The localization and quantitative distribution of the biogenic monoamines of the intestinal tract has been studied in Locusta migratoria, Helix pomatia and Cyprinus carpio with morphological and biochemical methods. Electron microscopically dense-core vesicles of aminergic character were found in the varicose nerve fibres located in the intestinal muscles of all three animal species. Intensive green fluorescence characteristic of catecholamines was detectable in both the varicose nerve fibres and perikarya. Using a fluorimetric method the quantity of biogenic monoamines was measured in the gastrointestinal tract of all three species. The amount of adrenaline and noradrenaline was rather low: 0.03-0.29 μg/g. The dopamine content reached the value of 6 μg/g in the locust gut, and a significant amount of serotonin was present in the intestinal tract of all three species: 1.00-2.59 μg/g. Compared to the adrenaline and noradrenaline serotonin proved to be higher by more than one order in each case. On the basis of morphological and biochemical results the authors suggest that biogenic monoamines are involved in the regulation of the gut muscle functioning both in the form of transmitters as well as neurohormones.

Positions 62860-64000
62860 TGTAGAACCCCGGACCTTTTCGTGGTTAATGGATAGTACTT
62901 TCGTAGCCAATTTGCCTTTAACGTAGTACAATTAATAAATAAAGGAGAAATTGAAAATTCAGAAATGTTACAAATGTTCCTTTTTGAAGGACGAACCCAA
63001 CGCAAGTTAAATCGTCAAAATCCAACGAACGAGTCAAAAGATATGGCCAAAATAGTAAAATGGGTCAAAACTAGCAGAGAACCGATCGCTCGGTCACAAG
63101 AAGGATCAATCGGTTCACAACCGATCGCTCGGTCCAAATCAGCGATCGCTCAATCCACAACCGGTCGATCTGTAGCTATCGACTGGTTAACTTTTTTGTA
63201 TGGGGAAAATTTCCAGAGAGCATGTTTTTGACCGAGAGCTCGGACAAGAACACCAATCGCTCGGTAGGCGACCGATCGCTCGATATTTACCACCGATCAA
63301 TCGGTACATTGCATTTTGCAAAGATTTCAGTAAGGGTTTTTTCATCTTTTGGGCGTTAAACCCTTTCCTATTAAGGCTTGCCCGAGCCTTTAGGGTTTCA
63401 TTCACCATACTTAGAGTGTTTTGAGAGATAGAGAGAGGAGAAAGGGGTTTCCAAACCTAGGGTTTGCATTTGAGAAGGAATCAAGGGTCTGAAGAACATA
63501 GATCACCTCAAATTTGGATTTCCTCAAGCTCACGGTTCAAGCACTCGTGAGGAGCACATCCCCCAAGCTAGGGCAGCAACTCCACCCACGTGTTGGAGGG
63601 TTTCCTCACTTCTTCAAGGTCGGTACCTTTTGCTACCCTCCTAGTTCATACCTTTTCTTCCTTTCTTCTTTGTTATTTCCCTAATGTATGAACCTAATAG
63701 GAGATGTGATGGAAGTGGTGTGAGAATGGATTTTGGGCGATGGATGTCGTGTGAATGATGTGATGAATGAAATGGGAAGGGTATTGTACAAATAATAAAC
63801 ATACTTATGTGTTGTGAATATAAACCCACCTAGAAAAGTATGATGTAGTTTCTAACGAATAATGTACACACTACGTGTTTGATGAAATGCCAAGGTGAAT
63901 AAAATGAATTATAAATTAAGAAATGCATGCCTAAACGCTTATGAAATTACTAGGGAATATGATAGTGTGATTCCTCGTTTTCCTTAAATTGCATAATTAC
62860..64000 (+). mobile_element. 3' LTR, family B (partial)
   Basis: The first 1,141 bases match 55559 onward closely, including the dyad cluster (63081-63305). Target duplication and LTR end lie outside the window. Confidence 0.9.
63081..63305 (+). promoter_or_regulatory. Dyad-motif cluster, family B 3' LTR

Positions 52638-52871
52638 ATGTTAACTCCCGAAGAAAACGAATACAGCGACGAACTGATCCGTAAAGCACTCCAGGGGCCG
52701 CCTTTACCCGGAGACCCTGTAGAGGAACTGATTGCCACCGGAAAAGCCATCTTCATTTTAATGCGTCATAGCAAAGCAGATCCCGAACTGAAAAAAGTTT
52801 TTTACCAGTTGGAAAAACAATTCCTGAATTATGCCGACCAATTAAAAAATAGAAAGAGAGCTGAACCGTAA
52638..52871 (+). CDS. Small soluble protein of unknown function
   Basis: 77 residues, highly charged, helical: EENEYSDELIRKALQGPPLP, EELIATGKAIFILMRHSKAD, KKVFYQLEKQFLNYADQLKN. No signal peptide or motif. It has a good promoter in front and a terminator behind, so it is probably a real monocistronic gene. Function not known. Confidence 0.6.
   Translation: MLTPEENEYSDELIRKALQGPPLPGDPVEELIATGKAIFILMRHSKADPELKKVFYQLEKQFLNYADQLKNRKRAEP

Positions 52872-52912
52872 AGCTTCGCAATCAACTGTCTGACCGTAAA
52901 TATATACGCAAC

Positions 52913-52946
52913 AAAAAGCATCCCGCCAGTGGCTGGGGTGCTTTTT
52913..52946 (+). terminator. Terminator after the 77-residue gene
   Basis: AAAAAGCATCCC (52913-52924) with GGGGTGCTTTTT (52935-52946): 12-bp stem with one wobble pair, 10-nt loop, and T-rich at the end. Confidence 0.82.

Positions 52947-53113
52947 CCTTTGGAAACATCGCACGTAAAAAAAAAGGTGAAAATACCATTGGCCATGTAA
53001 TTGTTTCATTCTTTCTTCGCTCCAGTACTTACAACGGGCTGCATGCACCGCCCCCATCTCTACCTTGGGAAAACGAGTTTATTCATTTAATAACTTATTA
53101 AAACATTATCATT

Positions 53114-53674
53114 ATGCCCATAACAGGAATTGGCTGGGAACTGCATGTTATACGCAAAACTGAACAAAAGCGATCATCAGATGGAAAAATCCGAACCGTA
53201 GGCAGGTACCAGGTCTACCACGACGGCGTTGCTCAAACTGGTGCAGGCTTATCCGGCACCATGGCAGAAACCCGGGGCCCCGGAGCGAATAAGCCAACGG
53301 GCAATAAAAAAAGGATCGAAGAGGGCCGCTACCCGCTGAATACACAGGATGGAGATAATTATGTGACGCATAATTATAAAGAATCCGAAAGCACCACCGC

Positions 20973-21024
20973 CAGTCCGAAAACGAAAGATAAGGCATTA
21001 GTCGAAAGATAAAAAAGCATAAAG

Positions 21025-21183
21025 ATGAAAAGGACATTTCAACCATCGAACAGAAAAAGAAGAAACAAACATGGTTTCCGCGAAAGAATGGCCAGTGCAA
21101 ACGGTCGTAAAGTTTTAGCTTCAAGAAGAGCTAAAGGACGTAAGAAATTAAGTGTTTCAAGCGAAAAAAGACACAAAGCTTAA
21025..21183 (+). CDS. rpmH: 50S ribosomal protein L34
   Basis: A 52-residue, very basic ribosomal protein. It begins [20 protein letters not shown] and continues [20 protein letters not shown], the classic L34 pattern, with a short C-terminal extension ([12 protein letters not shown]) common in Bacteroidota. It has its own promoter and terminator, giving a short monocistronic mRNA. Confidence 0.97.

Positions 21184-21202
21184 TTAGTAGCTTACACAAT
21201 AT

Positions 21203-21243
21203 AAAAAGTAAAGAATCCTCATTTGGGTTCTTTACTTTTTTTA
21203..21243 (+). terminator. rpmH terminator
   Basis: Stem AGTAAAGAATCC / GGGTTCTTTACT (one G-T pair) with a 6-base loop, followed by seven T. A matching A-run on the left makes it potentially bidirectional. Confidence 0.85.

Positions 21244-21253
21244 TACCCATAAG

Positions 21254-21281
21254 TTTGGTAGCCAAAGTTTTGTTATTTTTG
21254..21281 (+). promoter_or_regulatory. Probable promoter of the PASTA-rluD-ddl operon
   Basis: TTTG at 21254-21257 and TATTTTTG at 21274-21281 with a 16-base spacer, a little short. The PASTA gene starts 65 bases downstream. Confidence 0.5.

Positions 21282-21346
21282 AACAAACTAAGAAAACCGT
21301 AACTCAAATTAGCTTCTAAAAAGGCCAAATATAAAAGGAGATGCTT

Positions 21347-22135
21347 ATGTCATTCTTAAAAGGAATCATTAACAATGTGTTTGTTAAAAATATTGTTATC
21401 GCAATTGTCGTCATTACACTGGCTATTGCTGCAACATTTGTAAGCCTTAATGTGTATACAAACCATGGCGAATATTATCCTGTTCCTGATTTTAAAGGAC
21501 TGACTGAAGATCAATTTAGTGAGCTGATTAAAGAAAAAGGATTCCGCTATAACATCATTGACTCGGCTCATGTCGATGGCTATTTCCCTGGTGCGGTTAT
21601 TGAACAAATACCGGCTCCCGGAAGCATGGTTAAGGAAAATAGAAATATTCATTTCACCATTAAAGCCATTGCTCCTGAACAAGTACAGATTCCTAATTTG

ASJC Scopus subject areas
- Cellular and Molecular Neuroscience
- Cell Biology